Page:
Which Job Has the Highest Salary in Computer Science?
Some of the highest-paying jobs for computer science master's program graduates include chief technology officer ($163,000), vice president of engineering ($178,000), software engineering director ($152,000), and senior engineering manager ($149,000). Of these, only one is a technical role because the highest-paying computer science jobs tend to involve project oversight and people management, not hands-on work. That doesn't mean you can't become a top earner in the field of computer science while still in a technical role. Front-end developers at Netflix, for instance, earn nearly as much as engineering managers. However, you will have to be strategic in your approach to both education and opportunity if your goal is to boost your income in engineering roles.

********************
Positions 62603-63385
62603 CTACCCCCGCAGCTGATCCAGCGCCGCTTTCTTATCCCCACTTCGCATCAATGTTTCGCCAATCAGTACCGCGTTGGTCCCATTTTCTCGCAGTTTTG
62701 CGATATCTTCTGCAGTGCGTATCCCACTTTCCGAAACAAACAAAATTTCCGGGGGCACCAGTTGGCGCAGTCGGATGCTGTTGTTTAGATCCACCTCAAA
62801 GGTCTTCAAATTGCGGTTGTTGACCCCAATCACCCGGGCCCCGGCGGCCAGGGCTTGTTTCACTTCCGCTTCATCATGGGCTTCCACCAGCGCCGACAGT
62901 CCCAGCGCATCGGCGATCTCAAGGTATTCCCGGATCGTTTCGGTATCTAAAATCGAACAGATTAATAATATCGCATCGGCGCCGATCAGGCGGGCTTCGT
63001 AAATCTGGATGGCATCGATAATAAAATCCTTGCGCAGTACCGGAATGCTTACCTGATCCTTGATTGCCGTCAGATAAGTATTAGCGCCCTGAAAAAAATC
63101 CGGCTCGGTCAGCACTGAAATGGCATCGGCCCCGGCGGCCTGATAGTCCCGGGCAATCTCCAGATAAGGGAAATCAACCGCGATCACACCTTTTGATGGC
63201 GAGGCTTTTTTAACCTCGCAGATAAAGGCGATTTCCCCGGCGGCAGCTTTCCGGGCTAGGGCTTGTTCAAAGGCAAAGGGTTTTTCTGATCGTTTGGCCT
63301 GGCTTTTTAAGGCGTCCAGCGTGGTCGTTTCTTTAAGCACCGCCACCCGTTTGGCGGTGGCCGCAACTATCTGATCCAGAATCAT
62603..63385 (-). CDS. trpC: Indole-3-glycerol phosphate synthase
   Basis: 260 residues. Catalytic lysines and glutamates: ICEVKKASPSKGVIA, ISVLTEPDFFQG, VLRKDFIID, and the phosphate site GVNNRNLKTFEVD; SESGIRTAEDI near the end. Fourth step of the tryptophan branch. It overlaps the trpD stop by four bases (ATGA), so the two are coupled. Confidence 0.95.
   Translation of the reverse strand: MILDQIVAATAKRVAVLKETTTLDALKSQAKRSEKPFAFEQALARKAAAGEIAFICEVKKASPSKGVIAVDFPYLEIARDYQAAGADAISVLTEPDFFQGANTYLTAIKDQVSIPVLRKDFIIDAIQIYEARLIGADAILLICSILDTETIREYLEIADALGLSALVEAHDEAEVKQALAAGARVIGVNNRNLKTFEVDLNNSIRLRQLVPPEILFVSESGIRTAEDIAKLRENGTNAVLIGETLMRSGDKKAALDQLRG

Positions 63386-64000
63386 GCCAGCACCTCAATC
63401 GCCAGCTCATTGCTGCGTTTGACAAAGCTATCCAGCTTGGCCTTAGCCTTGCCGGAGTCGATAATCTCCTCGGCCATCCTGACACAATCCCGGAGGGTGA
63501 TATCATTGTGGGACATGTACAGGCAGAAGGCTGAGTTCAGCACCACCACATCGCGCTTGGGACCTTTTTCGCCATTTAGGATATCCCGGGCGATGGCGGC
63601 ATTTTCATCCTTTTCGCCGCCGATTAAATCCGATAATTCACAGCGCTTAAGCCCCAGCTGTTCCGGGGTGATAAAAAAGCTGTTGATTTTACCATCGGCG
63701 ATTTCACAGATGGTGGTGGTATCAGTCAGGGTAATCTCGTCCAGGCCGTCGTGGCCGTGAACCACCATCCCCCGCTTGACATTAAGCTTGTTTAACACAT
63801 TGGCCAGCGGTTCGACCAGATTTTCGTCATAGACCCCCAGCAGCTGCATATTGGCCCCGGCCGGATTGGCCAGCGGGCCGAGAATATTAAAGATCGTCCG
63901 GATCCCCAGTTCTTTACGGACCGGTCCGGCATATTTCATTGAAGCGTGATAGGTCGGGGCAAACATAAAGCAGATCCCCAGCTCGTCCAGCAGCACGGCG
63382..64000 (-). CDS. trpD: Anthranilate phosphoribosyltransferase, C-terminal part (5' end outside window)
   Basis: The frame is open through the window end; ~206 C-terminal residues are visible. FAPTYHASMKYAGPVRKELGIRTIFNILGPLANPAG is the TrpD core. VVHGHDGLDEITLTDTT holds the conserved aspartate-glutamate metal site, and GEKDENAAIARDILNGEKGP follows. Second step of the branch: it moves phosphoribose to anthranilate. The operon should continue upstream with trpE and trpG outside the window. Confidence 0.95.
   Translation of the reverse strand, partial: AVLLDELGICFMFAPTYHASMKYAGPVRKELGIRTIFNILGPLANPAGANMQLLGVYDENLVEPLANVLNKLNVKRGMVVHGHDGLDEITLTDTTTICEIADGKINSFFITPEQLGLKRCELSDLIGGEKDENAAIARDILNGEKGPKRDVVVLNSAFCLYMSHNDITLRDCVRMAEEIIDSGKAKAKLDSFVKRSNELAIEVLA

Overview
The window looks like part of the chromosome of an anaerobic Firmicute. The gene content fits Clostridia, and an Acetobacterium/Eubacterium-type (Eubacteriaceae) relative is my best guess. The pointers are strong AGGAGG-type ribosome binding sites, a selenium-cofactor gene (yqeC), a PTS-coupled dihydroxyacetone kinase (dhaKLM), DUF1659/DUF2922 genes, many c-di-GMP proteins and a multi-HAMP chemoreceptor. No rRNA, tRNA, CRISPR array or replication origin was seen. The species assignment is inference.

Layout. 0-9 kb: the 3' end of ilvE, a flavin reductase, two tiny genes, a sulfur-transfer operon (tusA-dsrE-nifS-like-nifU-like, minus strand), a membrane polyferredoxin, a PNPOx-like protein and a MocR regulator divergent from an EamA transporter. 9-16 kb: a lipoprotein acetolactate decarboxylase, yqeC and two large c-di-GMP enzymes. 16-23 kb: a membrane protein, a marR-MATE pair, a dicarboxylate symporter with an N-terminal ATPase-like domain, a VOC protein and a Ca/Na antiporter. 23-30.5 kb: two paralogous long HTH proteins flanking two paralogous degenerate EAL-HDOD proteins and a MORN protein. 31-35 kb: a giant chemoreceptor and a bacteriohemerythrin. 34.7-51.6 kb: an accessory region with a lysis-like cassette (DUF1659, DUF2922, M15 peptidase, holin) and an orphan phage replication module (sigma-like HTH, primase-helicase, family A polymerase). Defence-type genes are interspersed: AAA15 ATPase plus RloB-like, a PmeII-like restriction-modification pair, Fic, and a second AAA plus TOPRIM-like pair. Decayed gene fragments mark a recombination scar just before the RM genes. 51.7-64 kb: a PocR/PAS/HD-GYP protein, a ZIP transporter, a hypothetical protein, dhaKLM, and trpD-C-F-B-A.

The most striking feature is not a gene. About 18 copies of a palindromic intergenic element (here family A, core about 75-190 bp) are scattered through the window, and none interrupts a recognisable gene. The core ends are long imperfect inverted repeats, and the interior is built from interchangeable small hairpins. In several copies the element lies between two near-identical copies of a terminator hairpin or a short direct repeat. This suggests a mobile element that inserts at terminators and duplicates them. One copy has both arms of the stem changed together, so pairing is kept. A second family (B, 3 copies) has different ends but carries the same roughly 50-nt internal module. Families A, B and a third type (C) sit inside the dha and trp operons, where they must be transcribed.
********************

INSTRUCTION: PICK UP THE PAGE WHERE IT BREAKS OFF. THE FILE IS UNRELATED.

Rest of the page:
Getting a master's in computer science is a crucial step in your journey toward becoming a high earner. Still, it's only a first step—particularly if you don't want to transition into management. Knowing the market value of your technical skills and experience is crucial. Look at where—geographically and otherwise—computer and IT professionals with your skills and experience earn the most. A cybersecurity analyst at a Silicon Valley-based technology company may earn more than the vice president of cybersecurity at a retail company in Atlanta. A front-end developer at Facebook may earn twice as much as a front-end developer at Google, but a software engineer III earns almost $50,000 more at Google than at Facebook.